Il giorno 24/ott/08, alle ore 00:52, Dario Laera ha scritto:
It is clear why long paragraphs make a difference. Why does one- or two-column layout make a large difference? Simply due to the twice larger number of pages? I do not understand the left-aligned case. Is this not just the same as a first-fit layout?Nice questions... I'm trying to understand this behavior too, the first time I've implemented the pruning on prototype was for another reason and I accidentally noticed the performance boost :) About one or two columns, or better, long or short lines: again, I don't know why, maybe it's just because the double number of breaks; I thing I noted is that for the same number of active node with shorter lines the gap between startLine and endLine is wider than with long lines. I don't know if this is meaningful.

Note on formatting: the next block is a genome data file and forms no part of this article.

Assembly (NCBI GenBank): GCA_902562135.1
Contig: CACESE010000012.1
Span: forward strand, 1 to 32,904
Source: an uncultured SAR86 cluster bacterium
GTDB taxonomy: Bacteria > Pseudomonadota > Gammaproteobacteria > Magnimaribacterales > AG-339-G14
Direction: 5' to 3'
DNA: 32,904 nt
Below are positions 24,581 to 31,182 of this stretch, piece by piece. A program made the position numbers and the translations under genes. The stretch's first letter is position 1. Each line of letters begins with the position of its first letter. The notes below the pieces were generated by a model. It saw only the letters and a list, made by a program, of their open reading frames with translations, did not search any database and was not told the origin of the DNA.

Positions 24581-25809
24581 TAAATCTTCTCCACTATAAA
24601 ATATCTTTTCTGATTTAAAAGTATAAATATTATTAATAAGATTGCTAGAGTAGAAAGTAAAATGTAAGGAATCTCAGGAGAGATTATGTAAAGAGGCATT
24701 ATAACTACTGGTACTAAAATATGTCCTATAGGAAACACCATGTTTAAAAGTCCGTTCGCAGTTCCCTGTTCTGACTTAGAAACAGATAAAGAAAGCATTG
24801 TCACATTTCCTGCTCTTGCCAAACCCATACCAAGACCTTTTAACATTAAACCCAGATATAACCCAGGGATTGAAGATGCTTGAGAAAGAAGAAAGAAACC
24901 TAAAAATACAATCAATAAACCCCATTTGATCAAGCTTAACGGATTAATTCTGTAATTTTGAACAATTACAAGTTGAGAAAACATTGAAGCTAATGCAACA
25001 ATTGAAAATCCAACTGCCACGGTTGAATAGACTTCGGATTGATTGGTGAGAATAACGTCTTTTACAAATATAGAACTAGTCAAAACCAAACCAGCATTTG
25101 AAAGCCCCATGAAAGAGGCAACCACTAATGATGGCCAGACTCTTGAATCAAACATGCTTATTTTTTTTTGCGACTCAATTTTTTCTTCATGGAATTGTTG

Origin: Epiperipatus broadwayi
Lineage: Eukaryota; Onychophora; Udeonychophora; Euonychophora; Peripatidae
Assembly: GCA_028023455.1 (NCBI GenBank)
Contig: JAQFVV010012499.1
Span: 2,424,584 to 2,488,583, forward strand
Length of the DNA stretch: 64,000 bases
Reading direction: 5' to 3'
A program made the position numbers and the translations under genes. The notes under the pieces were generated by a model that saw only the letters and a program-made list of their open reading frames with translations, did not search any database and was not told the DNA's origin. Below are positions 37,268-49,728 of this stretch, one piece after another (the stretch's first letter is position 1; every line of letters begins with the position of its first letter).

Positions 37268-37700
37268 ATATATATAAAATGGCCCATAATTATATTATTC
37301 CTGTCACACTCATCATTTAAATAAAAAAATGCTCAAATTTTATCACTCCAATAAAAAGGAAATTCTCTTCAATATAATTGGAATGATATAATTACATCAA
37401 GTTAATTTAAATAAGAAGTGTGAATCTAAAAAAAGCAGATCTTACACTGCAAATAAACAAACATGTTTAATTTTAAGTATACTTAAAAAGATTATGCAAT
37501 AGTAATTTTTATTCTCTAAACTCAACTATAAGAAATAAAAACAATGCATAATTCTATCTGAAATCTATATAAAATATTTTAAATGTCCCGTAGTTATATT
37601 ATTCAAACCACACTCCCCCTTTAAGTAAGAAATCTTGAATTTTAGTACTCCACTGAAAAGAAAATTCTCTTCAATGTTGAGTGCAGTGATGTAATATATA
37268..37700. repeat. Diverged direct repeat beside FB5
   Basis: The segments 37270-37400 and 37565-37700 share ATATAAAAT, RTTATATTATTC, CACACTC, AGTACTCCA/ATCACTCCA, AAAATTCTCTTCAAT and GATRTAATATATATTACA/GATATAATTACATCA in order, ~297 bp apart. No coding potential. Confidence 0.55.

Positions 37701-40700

I managed to get some graphs and now I'm more convinced that line width matters. I've compared the file left-aligned, single block and single column with the analogous file in two columns but with nearly half of its words: in other words, they produce in the final layout nearly the same number of breaks. The pruning was deactivated. You can see the graph attached (startLine and endLine refers to the left scale while activeNodeCount to the right scale): with the same number of knuth elements (x axis) the short lines data grows much faster than long lines data.
A really strange thing: is it theoretically possible that the amount of active nodes is greater than the number of knuth elements? As you can see in the graph, for short lines there are >14000 active nodes but only ~7000 knuth elements...